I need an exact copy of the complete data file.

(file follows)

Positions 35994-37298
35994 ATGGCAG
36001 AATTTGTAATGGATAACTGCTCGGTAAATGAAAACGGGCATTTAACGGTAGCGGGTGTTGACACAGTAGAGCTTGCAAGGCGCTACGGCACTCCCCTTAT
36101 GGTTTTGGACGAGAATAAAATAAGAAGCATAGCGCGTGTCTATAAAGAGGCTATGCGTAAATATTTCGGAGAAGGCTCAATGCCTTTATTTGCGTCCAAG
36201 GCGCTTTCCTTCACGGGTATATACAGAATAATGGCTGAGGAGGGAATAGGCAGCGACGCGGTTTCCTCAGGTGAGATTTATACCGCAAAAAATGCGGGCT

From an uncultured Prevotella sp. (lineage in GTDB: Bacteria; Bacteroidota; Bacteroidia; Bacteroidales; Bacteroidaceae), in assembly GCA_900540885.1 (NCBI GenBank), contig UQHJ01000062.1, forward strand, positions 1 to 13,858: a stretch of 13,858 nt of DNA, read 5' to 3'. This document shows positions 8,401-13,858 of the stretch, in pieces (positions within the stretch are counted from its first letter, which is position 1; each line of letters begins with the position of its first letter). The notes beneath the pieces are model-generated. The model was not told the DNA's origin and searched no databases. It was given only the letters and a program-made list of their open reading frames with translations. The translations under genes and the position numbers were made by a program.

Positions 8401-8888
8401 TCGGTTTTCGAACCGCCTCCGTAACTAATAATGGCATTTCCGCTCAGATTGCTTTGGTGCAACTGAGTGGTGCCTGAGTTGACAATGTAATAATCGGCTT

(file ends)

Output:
Positions 35994-37298
35994 ATGGCAG
36001 AATTTGTAATGGATAACTGCTCGGTAAATGAAAACGGGCATTTAACGGTAGCGGGTGTTGACACAGTAGAGCTTGCAAGGCGCTACGGCACTCCCCTTAT
36101 GGTTTTGGACGAGAATAAAATAAGAAGCATAGCGCGTGTCTATAAAGAGGCTATGCGTAAATATTTCGGAGAAGGCTCAATGCCTTTATTTGCGTCCAAG
36201 GCGCTTTCCTTCACGGGTATATACAGAATAATGGCTGAGGAGGGAATAGGCAGCGACGCGGTTTCCTCAGGTGAGATTTATACCGCAAAAAATGCGGGCT

From an uncultured Prevotella sp. (lineage in GTDB: Bacteria; Bacteroidota; Bacteroidia; Bacteroidales; Bacteroidaceae), in assembly GCA_900540885.1 (NCBI GenBank), contig UQHJ01000062.1, forward strand, positions 1 to 13,858: a stretch of 13,858 nt of DNA, read 5' to 3'. This document shows positions 8,401-13,858 of the stretch, in pieces (positions within the stretch are counted from its first letter, which is position 1; each line of letters begins with the position of its first letter). The notes beneath the pieces are model-generated. The model was not told the DNA's origin and searched no databases. It was given only the letters and a program-made list of their open reading frames with translations. The translations under genes and the position numbers were made by a program.

Positions 8401-8888
8401 TCGGTTTTCGAACCGCCTCCGTAACTAATAATGGCATTTCCGCTCAGATTGCTTTGGTGCAACTGAGTGGTGCCTGAGTTGACAATGTAATAATCGGCTT